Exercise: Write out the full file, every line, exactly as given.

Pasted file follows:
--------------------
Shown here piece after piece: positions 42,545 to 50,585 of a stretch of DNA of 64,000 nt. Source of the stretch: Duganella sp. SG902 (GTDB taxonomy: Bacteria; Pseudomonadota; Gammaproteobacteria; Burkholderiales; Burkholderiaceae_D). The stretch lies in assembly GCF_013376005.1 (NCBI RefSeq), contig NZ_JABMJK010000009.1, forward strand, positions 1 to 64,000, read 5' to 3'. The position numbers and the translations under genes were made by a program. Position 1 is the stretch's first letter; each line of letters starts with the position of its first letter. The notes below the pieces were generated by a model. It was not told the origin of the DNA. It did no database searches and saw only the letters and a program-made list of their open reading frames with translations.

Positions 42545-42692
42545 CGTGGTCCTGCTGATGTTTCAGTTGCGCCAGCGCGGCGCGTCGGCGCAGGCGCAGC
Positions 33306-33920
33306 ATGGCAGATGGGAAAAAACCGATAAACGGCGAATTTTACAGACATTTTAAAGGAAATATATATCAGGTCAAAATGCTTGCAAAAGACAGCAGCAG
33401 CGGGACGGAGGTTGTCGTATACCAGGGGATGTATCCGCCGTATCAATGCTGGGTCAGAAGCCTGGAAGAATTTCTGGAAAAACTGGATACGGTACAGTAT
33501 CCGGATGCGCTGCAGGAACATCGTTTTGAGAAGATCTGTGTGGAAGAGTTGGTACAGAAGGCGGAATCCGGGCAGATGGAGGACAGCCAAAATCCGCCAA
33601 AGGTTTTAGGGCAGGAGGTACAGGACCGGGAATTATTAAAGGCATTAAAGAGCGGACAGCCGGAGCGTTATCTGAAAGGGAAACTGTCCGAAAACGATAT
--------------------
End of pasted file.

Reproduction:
Shown here piece after piece: positions 42,545 to 50,585 of a stretch of DNA of 64,000 nt. Source of the stretch: Duganella sp. SG902 (GTDB taxonomy: Bacteria; Pseudomonadota; Gammaproteobacteria; Burkholderiales; Burkholderiaceae_D). The stretch lies in assembly GCF_013376005.1 (NCBI RefSeq), contig NZ_JABMJK010000009.1, forward strand, positions 1 to 64,000, read 5' to 3'. The position numbers and the translations under genes were made by a program. Position 1 is the stretch's first letter; each line of letters starts with the position of its first letter. The notes below the pieces were generated by a model. It was not told the origin of the DNA. It did no database searches and saw only the letters and a program-made list of their open reading frames with translations.

Positions 42545-42692
42545 CGTGGTCCTGCTGATGTTTCAGTTGCGCCAGCGCGGCGCGTCGGCGCAGGCGCAGC
Positions 33306-33920
33306 ATGGCAGATGGGAAAAAACCGATAAACGGCGAATTTTACAGACATTTTAAAGGAAATATATATCAGGTCAAAATGCTTGCAAAAGACAGCAGCAG
33401 CGGGACGGAGGTTGTCGTATACCAGGGGATGTATCCGCCGTATCAATGCTGGGTCAGAAGCCTGGAAGAATTTCTGGAAAAACTGGATACGGTACAGTAT
33501 CCGGATGCGCTGCAGGAACATCGTTTTGAGAAGATCTGTGTGGAAGAGTTGGTACAGAAGGCGGAATCCGGGCAGATGGAGGACAGCCAAAATCCGCCAA
33601 AGGTTTTAGGGCAGGAGGTACAGGACCGGGAATTATTAAAGGCATTAAAGAGCGGACAGCCGGAGCGTTATCTGAAAGGGAAACTGTCCGAAAACGATAT